Land war and Land Acts.
His early years in Doneraile coincided with the last stages of the Land War and the introduction of the Land Acts. He was the ideal man for this because his integrity was never in question and all sides respected him, even those of different persuasions. He was involved in bringing all the negotiations with the landlords to a successful conclusion.
The following is an excerpt from a record kept by a John O Leary of Carrigeen about the part played by Canon Sheehan in the acquisition of his land. ” In 1904 a few of us (tenants) put our heads together and decided to ask Canon Sheehan to come with us to meet our agent( A.G. Creagh of Mallow) in order to put before our demands to purchase our farms. I shall never forget that hour , 12 noon of 17th Sept. 1904 when Canon Sheehan cut the first link of that chain which has bound generations of tenants on the Creagh estates to the chariot of landlordism. He went on to describe the negotiations and the calm dignity of Canon Sheehan in the face of surly and insulting remarks made by the agent’s son. On Canon Sheehan’s advice the tenants refused to pay rent and after two and a half years the landlord was forced to re-open negotiations and with a bit of face saving give and take, a deal was concluded and the tenants purchased their farms “at twenty and half years purchase of 6 shillings & 9d in the pound on the existing rents”. All the considerable arrears were wiped out. This agreement was finalised and signed on 14th July 1907, and the record conclude ” The wisdom of his counsel I shall ever treasure and I was ready at all times, any hour night or day. May his saintly spirit watch over the parish where his remains lie, is the prayer of O Leary”.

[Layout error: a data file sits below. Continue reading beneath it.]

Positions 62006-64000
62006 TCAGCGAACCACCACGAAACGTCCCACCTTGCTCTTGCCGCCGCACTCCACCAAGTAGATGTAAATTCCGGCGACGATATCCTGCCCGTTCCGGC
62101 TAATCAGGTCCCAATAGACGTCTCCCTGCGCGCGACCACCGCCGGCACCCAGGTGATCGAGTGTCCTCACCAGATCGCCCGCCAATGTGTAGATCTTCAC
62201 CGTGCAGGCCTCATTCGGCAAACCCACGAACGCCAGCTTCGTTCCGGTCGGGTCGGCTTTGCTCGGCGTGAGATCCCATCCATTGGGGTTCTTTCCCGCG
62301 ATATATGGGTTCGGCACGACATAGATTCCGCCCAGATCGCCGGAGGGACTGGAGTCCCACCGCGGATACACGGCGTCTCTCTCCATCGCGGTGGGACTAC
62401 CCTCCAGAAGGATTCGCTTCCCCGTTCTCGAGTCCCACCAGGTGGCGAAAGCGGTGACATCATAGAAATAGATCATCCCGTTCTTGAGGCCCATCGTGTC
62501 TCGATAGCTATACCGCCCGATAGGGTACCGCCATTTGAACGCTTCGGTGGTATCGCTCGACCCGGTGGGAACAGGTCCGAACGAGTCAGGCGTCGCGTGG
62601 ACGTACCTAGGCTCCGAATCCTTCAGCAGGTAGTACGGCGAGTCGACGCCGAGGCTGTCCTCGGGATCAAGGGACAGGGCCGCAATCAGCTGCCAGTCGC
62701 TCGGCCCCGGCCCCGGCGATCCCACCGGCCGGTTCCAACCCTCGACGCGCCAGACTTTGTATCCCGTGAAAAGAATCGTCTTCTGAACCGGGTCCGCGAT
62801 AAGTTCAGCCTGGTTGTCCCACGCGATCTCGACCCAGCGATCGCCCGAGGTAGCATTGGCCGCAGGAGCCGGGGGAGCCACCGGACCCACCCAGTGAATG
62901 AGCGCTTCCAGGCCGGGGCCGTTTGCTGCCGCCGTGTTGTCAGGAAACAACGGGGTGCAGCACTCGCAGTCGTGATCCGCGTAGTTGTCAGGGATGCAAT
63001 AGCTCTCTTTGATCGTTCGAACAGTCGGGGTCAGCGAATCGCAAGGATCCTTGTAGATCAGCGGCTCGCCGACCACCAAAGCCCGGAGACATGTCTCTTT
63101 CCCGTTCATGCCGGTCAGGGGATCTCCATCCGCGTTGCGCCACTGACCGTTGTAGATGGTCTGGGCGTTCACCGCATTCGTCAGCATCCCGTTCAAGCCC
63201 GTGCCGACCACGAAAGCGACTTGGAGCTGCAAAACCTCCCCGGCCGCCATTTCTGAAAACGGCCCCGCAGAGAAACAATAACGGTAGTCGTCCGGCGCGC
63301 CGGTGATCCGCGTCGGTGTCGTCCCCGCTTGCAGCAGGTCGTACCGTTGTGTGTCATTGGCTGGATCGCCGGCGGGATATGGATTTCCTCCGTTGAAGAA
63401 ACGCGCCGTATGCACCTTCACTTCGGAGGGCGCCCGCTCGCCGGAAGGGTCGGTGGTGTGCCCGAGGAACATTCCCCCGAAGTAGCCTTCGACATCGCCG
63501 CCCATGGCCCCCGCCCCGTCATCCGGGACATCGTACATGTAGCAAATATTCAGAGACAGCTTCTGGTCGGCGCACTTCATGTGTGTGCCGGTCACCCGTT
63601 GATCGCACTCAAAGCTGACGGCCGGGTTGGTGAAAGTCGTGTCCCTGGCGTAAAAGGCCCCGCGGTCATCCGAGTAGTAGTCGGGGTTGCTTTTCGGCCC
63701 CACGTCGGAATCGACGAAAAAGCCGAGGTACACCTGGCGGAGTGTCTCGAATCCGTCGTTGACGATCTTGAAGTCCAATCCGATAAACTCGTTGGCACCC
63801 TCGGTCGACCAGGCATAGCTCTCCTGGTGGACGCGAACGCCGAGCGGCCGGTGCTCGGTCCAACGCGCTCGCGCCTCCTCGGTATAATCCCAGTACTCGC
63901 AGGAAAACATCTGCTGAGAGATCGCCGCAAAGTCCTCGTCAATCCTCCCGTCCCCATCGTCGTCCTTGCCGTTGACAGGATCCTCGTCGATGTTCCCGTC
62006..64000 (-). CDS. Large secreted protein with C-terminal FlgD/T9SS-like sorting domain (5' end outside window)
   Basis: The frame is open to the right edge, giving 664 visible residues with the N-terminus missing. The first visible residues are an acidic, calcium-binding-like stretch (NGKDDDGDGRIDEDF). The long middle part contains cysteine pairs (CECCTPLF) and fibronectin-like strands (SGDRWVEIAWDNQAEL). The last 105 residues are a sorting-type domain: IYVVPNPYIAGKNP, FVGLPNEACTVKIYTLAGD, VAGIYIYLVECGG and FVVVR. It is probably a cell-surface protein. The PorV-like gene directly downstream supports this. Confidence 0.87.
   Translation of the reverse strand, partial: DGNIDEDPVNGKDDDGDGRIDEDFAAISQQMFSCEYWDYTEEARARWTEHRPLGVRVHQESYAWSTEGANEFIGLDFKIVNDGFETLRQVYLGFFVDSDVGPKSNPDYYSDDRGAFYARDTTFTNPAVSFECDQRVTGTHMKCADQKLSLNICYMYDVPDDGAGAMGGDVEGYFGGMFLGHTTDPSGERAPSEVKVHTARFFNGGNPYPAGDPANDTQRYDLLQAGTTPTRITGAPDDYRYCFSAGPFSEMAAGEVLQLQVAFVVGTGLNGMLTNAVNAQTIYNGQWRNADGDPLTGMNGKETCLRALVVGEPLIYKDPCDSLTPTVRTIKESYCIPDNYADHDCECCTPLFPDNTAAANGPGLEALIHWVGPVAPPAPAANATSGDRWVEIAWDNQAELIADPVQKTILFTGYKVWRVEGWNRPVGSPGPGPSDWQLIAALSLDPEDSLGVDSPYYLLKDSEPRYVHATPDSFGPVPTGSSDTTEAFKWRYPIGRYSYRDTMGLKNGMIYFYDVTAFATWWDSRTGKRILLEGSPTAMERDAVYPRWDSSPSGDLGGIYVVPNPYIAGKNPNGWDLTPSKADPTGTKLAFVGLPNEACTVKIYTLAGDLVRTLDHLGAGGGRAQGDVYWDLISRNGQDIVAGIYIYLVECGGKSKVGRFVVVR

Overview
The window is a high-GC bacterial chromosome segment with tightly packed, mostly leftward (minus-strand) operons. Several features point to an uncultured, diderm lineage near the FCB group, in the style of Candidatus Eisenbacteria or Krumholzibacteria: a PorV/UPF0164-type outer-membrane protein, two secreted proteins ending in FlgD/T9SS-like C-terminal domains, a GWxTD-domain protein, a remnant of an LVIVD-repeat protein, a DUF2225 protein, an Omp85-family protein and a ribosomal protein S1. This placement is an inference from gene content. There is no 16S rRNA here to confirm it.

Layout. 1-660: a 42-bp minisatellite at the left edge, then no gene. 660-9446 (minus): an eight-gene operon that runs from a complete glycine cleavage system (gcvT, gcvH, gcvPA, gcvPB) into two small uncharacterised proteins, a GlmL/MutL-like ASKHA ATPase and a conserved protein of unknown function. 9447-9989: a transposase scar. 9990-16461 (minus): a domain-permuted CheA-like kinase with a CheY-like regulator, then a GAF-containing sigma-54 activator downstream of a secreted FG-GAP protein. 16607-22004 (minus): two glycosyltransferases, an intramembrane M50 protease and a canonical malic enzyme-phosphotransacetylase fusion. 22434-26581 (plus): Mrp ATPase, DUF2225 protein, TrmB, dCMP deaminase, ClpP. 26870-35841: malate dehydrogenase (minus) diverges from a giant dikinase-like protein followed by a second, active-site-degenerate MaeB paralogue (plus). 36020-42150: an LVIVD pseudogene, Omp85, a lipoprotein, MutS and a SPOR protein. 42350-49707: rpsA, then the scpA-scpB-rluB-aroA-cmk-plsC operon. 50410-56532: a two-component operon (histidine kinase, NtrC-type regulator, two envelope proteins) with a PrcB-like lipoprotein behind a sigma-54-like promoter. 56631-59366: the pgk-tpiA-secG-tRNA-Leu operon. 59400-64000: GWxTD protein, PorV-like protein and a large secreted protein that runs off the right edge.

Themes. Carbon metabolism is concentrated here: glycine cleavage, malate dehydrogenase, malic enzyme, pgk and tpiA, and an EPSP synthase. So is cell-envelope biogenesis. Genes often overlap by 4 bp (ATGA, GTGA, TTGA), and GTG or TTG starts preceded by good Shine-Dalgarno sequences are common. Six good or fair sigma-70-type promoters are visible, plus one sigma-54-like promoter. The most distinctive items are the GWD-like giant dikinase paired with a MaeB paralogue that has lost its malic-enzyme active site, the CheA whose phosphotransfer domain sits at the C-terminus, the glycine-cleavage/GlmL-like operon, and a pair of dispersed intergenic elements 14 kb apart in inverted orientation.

Improvements for Doneraile.
Following the satisfactory conclusion of the land purchase, he used his influence in getting as many improvements as possible for Doneraile. He was influential in getting an electrical plant to provide light for the town and Doneraile Court. The power plant also supplied electricity to pump water to the houses, which was an enormous benefit. Lady Castletown was Ursula Clare Emily St Leger of Doneraile Court and Lord Castletown held Canon Sheehan in the highest regard. His success as a writer turned him into a celebrity and when the Castletowns had important guests, he was frequently invited to meet them. In 1903, the Canon met an American, Justice Oliver Wendall Homes who served as an Associate Justice of the Supreme Court of the United States from 1902 to 1932, and it was a meeting of two intellectual minds. They became firm friends and engaged in a ten year correspondence, which only ended on the Canon’s death.